National Museum Cardiff, teacups

I went here in the hope I would find a teacup, similar to mine really. I didn’t find one that had the shape or even the same pattern, but I did find a few that looked beautiful in their own way and could inspire me in the way I want to create a final piece. They were all antiques and incredibly delicate pieces. I was actually quite shocked to find out most of it is welsh pottery? I thought some of it looked Japanese! But no, they just had very oriental designs on them. I also figured out that a lot of the older teacups didn’t have handles on them, they were just cup shape? I found that bizarre since being the tea could become hot.

What I figured out is that most teacups made their way from China to England, which I can kind of understand because most of the designs were very oriental. As I saw in the Museum that a lot of the teacups didn’t have handles and they were called ‘tea bowls’. Saucers then become a part of the teacup fashion in the 1700’s. Later on the 1700’s the handles were made as a part of the tea bowls, as a sudden common sense occurred and realised that they’re could be made without burning. Then the whole part of the set was invented, it then became more common for the English to be associated with the teacups, because they loved it so much and it sort of becoming their ‘thing’. But a lot of people want to stay true to the original teacup and still have them with no handles. I personally think they do look simpler and streamlined, I suppose they do serve the purpose of what you want to do.

I wanted to know more about other countries and their teacup, only a simple history because it could become a little useful further on my project. It was said that tea was made in China, but the Chinese these present days will make and sell ceramic teacups, but they are usually a lot more colourful and they have a lid also with them. But I learnt previously that the Chinese prefer to drink their tea in pottery ware. They are very proud of what is known as their “purple clay”. Most famous purple clay can be found in the regions of Yixing, Jinqdezhen, and Jianqsu. These tea cups are handle-less and require the user to completely wrap hand around tea cup. The pottery-type tea cup is thicker thus, protecting the hand from a burn. They usually have hand painted designs with flowers, poems, or geisha girls for example. This is simaler to the English ones, because they hand paint flowers onto theirs.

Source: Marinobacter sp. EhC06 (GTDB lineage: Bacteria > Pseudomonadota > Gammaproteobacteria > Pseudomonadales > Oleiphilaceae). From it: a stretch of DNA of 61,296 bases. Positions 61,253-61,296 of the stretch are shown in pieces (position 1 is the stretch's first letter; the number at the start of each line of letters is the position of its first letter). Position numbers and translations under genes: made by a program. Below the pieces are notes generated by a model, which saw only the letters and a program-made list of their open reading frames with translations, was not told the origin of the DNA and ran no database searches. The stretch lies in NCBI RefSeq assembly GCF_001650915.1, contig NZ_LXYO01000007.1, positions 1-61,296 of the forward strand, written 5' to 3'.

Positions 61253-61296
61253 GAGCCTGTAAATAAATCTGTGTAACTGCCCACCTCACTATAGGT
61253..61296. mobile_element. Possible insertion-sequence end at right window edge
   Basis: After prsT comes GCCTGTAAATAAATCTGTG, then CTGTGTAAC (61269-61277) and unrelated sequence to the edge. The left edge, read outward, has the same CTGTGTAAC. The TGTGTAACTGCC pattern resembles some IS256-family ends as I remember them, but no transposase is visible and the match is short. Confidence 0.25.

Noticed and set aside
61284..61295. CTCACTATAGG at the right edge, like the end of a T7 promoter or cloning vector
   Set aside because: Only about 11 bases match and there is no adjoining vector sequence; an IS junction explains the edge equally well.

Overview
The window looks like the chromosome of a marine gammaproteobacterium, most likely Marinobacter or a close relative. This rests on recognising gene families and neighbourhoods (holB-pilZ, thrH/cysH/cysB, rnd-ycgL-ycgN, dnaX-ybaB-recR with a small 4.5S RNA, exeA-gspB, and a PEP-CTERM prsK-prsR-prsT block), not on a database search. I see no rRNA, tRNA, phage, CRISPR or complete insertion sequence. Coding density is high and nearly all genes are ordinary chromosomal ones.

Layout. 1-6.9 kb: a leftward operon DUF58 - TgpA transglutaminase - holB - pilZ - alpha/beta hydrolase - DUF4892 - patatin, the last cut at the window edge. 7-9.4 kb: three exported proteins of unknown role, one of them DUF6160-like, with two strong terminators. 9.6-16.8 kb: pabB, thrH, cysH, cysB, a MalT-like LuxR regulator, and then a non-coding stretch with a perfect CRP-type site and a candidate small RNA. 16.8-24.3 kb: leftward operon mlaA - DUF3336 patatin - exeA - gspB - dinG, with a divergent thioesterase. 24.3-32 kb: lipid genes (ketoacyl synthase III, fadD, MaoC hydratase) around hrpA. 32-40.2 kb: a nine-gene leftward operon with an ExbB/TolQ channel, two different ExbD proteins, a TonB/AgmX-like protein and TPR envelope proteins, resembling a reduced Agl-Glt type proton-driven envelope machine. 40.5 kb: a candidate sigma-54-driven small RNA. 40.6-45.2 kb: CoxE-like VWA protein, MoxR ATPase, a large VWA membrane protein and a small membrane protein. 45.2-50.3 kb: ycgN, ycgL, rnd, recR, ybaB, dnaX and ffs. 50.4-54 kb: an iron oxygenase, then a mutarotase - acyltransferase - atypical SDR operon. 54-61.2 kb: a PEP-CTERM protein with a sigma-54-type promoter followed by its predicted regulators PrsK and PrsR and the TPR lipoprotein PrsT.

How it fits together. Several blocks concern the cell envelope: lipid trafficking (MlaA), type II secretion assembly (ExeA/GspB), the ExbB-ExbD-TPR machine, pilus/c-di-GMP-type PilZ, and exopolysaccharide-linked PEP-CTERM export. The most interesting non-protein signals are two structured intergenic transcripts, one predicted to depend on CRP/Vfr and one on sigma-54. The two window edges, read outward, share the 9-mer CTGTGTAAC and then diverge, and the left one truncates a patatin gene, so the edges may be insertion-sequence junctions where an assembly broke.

Middle-East countries overall use tea bowls. I actually prefer this; I think it just gives it more of an ‘olden’ feel. But, Morocco for example, tea glasses are favoured over any other drinking vessel. (I learnt this from SATC) I think, I remember them drinking from glasses anyway) The glasses are usually very colourful and festive and have lots of artful details. I love this; I thought it was interesting to look at though, because it could develop into some sort of idea, it’s sort of like a stained glass piece really.

I plan to visit there next week and draw a few teacups there. I really loved the designs on some of them and would love to incorporate them into my final piece because they are obviously olden welsh designs and thats what i a trying to link into my project.

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About cerysjames

A 19 year old Textile Design student studying in Cardiff! I decided to start up a blog as a diary for all things textile! Mostly inspiration and exhibitions I've been too. My favourite things are printing and having a big imagination!

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